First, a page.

“This is an end of an era; moderate Democrats are no longer welcome in President Obama’s and Nancy Pelosi’s party. Without McIntyre and Matheson and moderate candidates like them, Democrats have no path to the majority,” said Andrea Bozek, spokeswoman for the NRCC.

In some ways, the coalition is almost back to its founding days in 1995.

After Republicans made historic gains in 1994, routing longtime Southern strongholds that had tilted to the right, a small group of remaining Democrats from rural districts created the Blue Dogs around the principle of fiscal restraint. Slowly but surely, their ranks grew. By 2006, then-Rep. Rahm Emanuel (Ill.) scoured the countryside looking for future Blue Dogs to recruit, leading to a midterm election that vaulted the Democrats and Pelosi into power.

Back then, Blue Dogs kept some interested Democrats out of their coalition. Their internal rules forbid them from becoming more than 20 percent of the full Democratic caucus, because they do not want to water down their centrist views.

In 2009 and 2010, Pelosi spent countless hours negotiating with senior Blue Dogs over the scope of the Affordable Care Act. The group played a key role in eliminating what liberals had considered a key piece of the health-care legislation, a public insurance option, to assure the overall bill’s passage.

The 2010 midterm election took a particularly painful toll on the coalition, with 28 members either losing or retiring, leaving just 25 Blue Dogs at the start of 2011. Those ranks were further diminished in the 2012 election by a redistricting process that was firmly in Republican control in states such as North Carolina.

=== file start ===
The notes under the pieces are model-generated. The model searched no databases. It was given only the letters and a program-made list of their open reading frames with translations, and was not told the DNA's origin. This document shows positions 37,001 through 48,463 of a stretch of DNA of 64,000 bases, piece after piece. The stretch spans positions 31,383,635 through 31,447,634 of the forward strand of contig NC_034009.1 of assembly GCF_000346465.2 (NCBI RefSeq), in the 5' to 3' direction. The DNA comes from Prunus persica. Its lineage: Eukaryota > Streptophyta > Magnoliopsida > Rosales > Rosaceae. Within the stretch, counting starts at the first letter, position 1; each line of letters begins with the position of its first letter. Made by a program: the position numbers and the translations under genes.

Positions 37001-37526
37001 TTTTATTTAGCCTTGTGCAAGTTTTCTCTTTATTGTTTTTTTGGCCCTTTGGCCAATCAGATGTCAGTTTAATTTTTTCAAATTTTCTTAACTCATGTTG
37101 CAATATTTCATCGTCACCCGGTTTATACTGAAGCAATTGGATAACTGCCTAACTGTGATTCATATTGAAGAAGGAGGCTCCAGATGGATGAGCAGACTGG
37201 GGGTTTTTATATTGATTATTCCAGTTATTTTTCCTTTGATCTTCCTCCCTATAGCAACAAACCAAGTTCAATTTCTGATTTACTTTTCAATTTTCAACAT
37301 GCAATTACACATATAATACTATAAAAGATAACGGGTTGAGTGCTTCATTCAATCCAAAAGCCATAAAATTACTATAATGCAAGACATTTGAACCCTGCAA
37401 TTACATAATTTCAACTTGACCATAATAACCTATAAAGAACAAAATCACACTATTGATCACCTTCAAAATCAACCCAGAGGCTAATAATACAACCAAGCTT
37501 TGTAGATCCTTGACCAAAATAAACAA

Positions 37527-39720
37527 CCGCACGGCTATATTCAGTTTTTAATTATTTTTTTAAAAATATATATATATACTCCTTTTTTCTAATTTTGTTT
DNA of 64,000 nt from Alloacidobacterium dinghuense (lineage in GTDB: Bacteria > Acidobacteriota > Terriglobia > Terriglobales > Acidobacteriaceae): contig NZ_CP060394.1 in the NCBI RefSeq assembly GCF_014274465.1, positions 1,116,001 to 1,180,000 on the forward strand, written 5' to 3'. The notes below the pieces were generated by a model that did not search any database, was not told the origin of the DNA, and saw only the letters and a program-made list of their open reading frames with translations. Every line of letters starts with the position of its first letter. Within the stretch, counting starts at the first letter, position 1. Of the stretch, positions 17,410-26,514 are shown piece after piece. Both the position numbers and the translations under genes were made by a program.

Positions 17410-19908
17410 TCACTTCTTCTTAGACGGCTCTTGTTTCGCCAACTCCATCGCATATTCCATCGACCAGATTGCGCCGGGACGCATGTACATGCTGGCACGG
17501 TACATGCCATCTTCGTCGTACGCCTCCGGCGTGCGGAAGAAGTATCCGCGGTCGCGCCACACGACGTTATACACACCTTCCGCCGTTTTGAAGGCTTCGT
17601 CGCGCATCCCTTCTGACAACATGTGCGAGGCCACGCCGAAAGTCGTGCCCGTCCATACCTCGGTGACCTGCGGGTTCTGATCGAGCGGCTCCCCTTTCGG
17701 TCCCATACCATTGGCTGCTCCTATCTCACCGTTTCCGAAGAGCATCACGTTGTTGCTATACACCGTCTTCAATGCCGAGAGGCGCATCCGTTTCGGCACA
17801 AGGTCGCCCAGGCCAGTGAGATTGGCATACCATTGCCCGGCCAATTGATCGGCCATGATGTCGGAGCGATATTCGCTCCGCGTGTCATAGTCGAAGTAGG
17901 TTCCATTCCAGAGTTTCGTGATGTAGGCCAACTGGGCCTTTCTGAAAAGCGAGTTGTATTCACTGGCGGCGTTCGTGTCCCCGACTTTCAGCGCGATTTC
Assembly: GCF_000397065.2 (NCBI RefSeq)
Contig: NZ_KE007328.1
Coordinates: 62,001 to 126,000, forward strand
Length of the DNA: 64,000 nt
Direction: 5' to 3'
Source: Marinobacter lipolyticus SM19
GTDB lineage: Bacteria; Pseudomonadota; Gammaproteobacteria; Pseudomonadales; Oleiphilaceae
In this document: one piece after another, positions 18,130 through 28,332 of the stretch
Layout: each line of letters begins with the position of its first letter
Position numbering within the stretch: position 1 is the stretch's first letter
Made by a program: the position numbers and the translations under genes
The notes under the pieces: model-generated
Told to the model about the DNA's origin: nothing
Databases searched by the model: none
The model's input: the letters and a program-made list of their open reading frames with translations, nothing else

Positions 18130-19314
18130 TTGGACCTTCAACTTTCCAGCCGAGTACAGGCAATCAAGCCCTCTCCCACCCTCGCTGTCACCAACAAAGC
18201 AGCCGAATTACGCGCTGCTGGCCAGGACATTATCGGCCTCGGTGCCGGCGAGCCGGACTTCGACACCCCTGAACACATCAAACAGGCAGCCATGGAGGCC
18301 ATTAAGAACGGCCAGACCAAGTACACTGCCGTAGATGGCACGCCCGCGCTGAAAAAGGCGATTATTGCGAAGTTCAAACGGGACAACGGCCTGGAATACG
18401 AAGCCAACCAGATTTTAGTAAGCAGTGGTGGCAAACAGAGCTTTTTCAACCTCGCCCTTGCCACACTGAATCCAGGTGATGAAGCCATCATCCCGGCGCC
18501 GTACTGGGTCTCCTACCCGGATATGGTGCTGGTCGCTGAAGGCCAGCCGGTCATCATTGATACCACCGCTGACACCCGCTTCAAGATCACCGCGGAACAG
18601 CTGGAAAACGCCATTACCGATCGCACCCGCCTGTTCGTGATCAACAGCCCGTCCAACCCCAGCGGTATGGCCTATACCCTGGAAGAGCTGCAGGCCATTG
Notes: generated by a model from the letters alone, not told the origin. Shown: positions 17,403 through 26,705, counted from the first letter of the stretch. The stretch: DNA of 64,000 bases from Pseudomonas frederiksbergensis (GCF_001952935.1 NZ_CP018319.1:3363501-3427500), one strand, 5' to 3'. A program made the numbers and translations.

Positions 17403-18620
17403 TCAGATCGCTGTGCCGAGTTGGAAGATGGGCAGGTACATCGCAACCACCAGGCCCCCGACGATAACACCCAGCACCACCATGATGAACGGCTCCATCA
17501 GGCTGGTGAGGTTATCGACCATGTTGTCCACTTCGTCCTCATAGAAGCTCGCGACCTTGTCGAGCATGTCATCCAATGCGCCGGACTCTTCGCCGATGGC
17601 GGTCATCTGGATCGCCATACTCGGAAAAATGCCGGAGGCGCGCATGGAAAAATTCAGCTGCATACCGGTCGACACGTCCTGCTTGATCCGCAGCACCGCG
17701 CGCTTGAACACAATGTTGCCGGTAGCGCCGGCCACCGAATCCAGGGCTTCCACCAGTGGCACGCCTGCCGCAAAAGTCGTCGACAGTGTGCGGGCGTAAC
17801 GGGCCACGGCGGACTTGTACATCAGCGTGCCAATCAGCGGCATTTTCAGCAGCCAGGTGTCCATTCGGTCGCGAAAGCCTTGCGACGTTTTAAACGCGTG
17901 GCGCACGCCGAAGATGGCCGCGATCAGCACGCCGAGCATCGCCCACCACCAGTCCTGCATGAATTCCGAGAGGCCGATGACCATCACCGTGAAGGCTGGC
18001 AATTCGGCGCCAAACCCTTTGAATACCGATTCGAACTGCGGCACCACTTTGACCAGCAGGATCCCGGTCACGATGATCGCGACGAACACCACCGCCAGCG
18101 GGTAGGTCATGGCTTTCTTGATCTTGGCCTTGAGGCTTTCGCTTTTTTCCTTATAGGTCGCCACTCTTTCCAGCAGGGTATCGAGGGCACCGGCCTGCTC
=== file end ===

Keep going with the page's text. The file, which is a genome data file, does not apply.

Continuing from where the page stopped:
John Tanner, a former congressman from west Tennessee who co-founded the coalition in 1995, says he is working with normally Republican-leaning interests on Washington’s K Street to deliver a message that they need to support these centrist Democrats because their GOP opponents tilt toward tea party interests that have not been friendly to the business community.

“It’s an opportunity to reach out to a whole new crowd downtown,” Schrader said of the fundraising potential for the four new Blue Dogs.

Now a lobbyist, Tanner said he wants to help the Blue Dogs grow so that they can have a bloc of voters large enough to exploit House Speaker John A. Boehner’s problems with his right flank. That way, if Boehner (Ohio) loses 25 Republicans on a bill, there would be enough Blue Dogs to lend him support if the legislation were tilted more in their direction.

“The Blue Dogs could play a critical role if they could get a critical mass,” Tanner said. No Blue Dogs. wedon
t need fence sitters, you have to stand for something or fall by the way.